Choosing the fabric type was a bit trickier. With the sampler pack I got from Spoonflower, I was looking for something sturdy, comfortable, and not too thin. I also wanted something with a bit of drape, because I like to twirl. Even though the pattern calls for woven fabrics, I decided to go with the Organic Cotton Knit. It’s not crazy stretchy like jersey, and it’s thicker, too. If I got lucky, maybe I wouldn’t even need a zipper! Will I ever do a pattern exactly how the instructions tell me to? We may never know 😉

I got to cutting, and (just like the other Deer and Doe patterns I’ve done), the instructions were well made, and the dress started to come together well. The darts were a little funny since I used stretchy fabric and a zig zag stitch, but I’m probably the only one who will notice that.

This pattern was the first time I ever did this type of armhole and neckline binding with bias tape. I got thin double fold black bias tape, but I think I probably could have just done single fold. It would be slightly less bulky, but I’m actually quite pleased with how these turned out, especially for my first try!

At a certain point, you get to where you can kind of put the dress on like an apron, and when I did that I noticed it was BIG! But it’s probably because the fabric I used has stretch, but the pattern calls for woven, non-stretchy fabric. So, wearing the dress like an apron, I grabbed the fabric behind my back and figured out how much extra there was. I pinned the dress back right sides together, and sewed a seam about 1.5 inches from the edge of the fabric. I went down only as far as below the waistband (in case I didn’t like it), and pulled it over my head. It fit great! And without a zipper! Woohoo! I then finished the back seam, tapering out to the edge of the fabric to keep the skirt nice and full.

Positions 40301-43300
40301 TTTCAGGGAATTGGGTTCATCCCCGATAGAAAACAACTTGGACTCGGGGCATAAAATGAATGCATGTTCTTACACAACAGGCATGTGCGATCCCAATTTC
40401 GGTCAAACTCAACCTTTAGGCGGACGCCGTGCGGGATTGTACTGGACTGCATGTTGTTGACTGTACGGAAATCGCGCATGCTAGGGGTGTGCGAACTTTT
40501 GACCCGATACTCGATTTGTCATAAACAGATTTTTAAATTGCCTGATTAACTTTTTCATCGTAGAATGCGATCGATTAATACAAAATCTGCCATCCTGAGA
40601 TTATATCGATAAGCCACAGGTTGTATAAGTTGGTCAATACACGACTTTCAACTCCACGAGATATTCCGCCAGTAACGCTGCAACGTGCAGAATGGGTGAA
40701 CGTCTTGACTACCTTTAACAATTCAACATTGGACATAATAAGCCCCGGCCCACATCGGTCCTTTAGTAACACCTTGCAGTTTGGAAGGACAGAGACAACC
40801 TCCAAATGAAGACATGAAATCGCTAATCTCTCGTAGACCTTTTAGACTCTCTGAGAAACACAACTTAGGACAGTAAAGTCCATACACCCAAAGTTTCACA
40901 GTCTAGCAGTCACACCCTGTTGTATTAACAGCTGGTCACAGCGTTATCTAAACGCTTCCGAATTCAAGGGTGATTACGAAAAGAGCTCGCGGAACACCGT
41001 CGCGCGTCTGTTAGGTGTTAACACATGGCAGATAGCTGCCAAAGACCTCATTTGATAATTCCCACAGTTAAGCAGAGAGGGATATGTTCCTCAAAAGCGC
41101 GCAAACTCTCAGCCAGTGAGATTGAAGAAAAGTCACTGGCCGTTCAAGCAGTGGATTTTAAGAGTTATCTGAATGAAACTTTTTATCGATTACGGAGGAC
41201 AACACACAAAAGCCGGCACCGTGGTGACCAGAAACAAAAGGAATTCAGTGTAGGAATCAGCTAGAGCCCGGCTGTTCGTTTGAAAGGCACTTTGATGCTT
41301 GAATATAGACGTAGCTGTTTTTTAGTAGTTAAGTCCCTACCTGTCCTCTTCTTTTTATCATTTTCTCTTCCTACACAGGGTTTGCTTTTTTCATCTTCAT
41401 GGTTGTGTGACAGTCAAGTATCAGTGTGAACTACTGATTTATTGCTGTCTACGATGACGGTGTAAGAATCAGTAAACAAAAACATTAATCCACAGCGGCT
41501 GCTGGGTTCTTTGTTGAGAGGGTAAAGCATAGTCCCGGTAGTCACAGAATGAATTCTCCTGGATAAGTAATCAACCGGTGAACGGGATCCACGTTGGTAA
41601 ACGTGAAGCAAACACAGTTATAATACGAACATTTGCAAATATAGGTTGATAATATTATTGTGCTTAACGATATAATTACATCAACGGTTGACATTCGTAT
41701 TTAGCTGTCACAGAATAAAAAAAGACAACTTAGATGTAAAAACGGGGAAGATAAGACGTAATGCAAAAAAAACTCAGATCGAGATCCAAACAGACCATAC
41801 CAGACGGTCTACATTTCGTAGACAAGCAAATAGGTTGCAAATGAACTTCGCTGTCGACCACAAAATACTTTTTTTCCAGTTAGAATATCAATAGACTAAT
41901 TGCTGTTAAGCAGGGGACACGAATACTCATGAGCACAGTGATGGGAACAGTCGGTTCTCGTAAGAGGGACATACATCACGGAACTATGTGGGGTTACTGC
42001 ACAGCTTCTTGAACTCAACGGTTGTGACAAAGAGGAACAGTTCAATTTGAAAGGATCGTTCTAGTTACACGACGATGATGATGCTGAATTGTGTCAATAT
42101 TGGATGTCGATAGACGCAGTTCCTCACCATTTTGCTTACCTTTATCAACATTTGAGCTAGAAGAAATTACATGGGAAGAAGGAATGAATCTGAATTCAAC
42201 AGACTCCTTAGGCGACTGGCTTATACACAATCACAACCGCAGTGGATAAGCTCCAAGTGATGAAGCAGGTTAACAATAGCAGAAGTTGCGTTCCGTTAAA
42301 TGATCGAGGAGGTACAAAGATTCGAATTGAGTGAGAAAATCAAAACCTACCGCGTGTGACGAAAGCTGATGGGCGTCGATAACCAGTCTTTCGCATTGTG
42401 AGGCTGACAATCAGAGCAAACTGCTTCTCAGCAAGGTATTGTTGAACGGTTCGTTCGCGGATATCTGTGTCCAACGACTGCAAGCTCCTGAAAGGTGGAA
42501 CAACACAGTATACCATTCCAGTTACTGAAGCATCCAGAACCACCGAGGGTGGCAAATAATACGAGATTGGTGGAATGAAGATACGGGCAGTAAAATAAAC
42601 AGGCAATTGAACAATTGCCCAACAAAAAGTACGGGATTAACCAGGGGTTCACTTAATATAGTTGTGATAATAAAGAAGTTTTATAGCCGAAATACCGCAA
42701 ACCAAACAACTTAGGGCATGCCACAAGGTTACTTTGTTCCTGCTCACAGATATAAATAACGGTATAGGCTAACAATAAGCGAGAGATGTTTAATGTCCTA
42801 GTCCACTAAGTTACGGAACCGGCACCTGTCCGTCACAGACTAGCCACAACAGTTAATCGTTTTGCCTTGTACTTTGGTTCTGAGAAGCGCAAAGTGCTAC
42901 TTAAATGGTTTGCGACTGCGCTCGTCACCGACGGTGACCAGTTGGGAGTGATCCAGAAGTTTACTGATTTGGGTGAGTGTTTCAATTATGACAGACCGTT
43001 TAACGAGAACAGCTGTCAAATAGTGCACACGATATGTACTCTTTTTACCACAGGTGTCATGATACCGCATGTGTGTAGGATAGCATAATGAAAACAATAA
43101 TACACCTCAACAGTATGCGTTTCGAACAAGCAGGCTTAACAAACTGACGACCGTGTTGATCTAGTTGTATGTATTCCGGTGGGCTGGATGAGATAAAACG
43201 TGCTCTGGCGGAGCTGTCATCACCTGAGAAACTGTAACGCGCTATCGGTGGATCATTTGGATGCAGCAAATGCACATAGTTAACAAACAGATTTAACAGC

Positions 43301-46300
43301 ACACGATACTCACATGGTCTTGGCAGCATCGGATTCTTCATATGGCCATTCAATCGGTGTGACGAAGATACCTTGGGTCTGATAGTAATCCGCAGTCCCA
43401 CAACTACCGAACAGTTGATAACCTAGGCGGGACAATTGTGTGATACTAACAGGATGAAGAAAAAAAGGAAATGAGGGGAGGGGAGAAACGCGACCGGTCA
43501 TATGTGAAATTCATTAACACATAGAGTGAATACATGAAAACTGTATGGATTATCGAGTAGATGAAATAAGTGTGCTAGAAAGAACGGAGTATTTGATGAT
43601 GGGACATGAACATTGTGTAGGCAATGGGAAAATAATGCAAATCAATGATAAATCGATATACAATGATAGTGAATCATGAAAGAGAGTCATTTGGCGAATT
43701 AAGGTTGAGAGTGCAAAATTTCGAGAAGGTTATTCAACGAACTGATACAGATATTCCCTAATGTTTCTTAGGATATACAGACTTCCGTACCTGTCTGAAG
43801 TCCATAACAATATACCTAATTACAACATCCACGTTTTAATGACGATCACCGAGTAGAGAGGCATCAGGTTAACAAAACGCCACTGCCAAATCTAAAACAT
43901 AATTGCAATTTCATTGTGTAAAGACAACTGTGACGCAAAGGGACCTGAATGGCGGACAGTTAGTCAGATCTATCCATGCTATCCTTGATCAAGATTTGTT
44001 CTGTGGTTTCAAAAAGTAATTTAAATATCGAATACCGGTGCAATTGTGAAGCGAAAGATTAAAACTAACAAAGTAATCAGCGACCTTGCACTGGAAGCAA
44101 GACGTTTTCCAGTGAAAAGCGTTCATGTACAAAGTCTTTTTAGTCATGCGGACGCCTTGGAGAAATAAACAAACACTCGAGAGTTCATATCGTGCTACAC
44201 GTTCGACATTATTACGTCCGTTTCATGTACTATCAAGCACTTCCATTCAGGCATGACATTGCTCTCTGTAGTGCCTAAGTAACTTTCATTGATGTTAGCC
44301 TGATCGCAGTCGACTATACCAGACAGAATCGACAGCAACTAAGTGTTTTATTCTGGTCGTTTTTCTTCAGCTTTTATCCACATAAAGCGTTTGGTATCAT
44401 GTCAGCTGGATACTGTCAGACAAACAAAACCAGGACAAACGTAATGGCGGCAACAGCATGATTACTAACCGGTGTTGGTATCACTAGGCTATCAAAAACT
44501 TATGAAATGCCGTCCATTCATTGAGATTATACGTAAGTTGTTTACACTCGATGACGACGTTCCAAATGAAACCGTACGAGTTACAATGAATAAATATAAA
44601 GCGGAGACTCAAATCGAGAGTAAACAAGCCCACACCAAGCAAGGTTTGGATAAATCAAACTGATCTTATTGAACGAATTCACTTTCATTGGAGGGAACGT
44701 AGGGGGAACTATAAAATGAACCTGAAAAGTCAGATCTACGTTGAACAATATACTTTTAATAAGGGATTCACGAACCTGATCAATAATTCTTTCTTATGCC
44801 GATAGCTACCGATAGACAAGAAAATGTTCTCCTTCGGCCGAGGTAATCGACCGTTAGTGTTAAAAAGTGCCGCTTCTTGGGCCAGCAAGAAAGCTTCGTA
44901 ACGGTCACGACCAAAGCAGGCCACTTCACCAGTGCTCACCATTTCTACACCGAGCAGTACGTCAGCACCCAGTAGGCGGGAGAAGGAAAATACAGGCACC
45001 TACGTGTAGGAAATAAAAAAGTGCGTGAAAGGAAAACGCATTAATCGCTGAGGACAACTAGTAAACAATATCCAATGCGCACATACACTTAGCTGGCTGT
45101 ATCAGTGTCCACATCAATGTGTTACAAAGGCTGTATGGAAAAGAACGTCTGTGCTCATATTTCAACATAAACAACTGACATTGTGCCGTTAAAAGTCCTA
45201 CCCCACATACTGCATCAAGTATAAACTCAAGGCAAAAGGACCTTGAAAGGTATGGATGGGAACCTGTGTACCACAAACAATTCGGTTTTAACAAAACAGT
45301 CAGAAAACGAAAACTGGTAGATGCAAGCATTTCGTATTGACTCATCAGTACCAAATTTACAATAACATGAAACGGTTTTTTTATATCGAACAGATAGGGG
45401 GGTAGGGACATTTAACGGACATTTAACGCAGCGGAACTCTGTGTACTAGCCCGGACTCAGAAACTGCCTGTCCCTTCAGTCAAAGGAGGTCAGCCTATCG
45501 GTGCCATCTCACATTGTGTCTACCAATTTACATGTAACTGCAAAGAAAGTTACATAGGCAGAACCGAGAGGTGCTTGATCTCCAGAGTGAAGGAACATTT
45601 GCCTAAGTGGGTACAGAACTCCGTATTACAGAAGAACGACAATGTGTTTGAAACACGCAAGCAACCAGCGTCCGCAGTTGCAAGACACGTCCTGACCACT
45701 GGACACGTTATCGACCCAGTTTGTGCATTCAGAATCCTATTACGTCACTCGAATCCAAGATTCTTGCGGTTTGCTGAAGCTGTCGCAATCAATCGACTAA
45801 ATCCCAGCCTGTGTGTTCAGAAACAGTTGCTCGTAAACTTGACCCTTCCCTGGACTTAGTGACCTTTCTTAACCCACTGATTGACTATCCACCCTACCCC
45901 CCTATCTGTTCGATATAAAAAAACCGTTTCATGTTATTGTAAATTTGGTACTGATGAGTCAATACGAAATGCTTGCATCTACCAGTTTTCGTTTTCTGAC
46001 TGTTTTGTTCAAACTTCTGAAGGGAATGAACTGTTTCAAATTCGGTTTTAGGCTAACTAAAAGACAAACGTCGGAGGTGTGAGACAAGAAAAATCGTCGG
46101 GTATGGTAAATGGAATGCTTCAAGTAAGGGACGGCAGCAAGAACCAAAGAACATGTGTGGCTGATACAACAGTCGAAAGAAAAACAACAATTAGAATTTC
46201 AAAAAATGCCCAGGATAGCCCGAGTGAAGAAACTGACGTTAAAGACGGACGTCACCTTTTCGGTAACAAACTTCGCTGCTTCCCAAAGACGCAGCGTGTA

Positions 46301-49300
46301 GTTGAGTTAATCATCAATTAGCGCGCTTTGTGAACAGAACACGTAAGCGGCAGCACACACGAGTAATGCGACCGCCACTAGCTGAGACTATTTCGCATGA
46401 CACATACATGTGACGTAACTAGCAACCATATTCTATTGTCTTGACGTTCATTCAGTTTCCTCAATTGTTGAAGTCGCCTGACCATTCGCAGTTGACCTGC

The hem is not your standard hem - it uses a facing. I don’t really know why you’d choose one over the other (maybe a decorative touch?), but I liked the method, and it seems to give the skirt a bit more body? I don’t know. It looks good, though. A normal hem would probably work in a pinch, though. I also decided to do a top stitch, rather than an invisible stitch, to finish the facing/hem. Because Sally’s dress is made of scraps, and she is literally all sewn together, I figured a black visible seam would compliment the outfit nicely.

I decided to finish the outfit with a bow headband - Sally has red hair and I had some leftover burgundy velvet from another project that would be a fun accent.

Photo by  Maddie Camilli

Put it with some burgundy boots and you’ve got a dapper Sally costume!

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Luna Lovegood Shorts (Fending off Wrackspurts in Style)

One of the best things about sewing is being able to create something nerdy, useful, and unique - and who embodies that as much as Luna Lovegood? I kept seeing a Luna circle skirt (because I follow wonderfully creative people on social media), but (A) I knew I could make a circle skirt, and (B) I already have a LOT of skirts. I also discovered that the actual skirt worn in the movie was purchased at H&M, so I figured I'd steer away from trying to make a perfect replica.